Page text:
Purpose of review: To examine recent and current evidence available to guide the management of chronic pain in primary care.
Recent findings: The growing profile of chronic pain has facilitated some important consensus and guideline statements. Pharmacological management, based on available evidence and consensus, is essential in managing chronic pain in primary care, as part of a holistic approach, and with regular review. Studies of primary care management of chronic pain face considerable challenges, with assessment and interventions that are complex, and involving multidisciplinary approaches. Recent research evidence points to the effectiveness and feasibility of multidisciplinary interventions, with appropriate assessment and training. Specifically, a self-management programme, 'collaborative care', a cognitive-behavioural approach, and the Alexander technique show evidence of effectiveness in primary care, the latter two also proving cost-effective.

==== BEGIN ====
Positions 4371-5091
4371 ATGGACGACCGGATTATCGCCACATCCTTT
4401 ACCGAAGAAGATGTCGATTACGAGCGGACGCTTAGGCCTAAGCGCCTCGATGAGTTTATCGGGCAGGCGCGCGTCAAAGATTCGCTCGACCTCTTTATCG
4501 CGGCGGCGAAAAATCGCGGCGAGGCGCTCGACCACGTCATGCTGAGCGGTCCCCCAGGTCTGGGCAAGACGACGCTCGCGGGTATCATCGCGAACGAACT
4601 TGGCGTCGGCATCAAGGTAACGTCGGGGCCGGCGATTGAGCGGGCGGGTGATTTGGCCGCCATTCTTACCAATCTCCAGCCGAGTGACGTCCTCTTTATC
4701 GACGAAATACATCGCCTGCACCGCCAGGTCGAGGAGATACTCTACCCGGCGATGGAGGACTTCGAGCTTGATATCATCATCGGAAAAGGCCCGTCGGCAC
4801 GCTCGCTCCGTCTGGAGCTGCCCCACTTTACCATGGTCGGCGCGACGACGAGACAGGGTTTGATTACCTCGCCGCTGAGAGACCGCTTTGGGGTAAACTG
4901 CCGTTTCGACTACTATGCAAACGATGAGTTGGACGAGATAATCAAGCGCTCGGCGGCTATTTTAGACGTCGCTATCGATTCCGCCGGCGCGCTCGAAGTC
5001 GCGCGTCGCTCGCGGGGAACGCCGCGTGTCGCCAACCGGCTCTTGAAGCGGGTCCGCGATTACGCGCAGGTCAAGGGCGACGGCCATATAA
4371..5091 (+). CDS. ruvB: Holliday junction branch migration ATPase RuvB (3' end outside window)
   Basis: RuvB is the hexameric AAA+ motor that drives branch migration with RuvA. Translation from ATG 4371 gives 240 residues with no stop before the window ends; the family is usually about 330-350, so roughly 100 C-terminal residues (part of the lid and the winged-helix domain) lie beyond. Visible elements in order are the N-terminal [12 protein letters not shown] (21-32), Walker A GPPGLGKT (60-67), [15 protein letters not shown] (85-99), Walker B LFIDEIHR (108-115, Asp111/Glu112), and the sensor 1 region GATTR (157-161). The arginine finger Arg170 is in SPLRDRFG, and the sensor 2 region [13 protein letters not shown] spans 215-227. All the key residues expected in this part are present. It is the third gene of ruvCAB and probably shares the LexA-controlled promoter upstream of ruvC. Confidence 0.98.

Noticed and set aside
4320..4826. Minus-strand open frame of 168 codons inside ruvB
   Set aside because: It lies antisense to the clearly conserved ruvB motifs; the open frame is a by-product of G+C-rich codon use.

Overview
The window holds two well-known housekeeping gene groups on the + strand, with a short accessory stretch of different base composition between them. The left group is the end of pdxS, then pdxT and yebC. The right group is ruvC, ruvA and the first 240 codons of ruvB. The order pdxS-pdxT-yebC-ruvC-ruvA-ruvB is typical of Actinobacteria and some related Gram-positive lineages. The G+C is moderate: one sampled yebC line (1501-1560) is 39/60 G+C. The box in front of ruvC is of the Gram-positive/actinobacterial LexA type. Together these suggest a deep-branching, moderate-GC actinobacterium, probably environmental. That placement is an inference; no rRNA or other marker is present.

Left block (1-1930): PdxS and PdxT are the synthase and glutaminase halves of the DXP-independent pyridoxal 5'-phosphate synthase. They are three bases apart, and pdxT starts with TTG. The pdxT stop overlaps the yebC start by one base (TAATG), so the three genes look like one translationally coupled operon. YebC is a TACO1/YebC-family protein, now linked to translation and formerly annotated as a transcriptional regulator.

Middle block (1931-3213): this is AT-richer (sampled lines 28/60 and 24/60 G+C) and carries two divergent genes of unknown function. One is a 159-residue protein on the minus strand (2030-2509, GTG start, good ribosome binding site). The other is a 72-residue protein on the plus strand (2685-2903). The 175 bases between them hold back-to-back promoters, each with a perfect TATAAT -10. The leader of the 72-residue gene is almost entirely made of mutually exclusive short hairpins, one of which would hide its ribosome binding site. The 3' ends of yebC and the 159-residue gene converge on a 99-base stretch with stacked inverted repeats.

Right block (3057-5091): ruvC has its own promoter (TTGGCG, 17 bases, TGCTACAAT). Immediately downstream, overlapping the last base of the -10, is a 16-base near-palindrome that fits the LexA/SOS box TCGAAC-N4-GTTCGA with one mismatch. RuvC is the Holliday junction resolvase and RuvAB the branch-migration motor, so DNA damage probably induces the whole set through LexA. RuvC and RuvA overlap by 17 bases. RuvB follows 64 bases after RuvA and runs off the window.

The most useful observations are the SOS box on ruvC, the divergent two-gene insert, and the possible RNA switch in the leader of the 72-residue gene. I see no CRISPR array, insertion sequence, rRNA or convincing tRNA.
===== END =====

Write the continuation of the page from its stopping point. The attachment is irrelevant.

Summary: Most chronic pain presents and is managed in primary care; yet, most evidence for its management is difficult to apply in the primary care setting. Despite growing evidence for the management of chronic pain generally, management in primary care must be largely guided by consensus, experience, and judicious extrapolation from research in other contexts or conditions. A need for increased and on-going education and resources is apparent, as is the need for more research based in primary care.